A rare “extreme heat” warning has been issued for the weekend as the Met Office said temperatures were likely to rise further in the coming days.
The start of the working week for millions of Britons was a roasting one, with mercury readings shooting up as high as 32C in Northolt, west London.
Temperatures failed to break the all-time record of 38.7C – set at Cambridge Botanic Garden on 25 July 2019 – but the sunny day did see Wales record its hottest day of the year so far.
And while the evening should bring cooler conditions, the Met Office says that many areas are in for a “tropical night” with temperatures not going below 20C.
A rare “extreme heat” warning has been issued for much of England and Wales, with exceptionally high temperatures possible from Sunday and lasting into early next week.
The Met Office amber warning can mean there is the possibility of travel delays, road and rail closures, power cuts – and even potential risk to life and property.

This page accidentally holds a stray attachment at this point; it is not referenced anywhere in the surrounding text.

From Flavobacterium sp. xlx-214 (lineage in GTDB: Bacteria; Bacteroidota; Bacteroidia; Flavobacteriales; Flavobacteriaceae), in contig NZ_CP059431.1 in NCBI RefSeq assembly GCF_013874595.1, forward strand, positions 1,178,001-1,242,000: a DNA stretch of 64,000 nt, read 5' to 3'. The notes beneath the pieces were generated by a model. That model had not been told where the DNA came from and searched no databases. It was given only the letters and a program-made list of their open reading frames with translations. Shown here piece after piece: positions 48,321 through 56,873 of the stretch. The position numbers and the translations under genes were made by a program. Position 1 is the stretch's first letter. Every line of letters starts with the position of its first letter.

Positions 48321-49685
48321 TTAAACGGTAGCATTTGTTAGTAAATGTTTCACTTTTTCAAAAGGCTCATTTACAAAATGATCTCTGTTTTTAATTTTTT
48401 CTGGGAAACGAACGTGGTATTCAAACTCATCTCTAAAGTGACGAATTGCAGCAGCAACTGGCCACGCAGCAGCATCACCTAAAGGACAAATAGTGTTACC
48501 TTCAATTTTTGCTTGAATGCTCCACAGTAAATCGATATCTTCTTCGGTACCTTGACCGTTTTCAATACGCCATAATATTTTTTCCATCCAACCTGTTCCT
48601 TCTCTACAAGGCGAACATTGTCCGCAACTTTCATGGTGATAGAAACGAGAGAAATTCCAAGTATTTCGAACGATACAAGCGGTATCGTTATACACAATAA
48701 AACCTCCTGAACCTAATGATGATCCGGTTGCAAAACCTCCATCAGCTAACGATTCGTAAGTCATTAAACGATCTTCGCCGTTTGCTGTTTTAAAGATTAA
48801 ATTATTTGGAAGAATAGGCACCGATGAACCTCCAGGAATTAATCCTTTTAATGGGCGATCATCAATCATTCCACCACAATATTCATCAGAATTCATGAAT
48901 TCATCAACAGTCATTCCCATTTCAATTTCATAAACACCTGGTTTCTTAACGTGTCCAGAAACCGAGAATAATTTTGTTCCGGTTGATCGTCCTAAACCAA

People are being advised to take steps to stay safe in the baking sun, as news emerged that a 16-year-old boy died over the weekend while swimming in a quarry at Dawber Delph in Lancashire.
Temperatures have never reached 40C (104F) in the UK but for the first time ever forecast computer models have shown it could be possible for mid-July.
According to the latest modelling, large parts of the South East could also hit 39C (102F).
While the prospect of a summer filled with beaches and beer gardens in the sunshine may be appealing, scientists have warned that the current stretch of hot weather is a dangerous sign of climate change.
Dr Michael Byrne, lecturer in earth and environmental sciences at the University of St Andrews, said: “The current heatwave is a dangerous reminder of the accelerating impacts of global warming.
“With London expected to feel like Barcelona by 2050, the UK is braced for more frequent and severe heatwaves over coming years.
“Extreme heat is a severe threat to public health that the UK is woefully underprepared to deal with.
“We urgently need to overhaul UK infrastructure to keep us cool and healthy in a rapidly warming world.”
The country’s record high for 2022 so far stands at 32.7C (90.9F), which was seen at Heathrow on 17 June.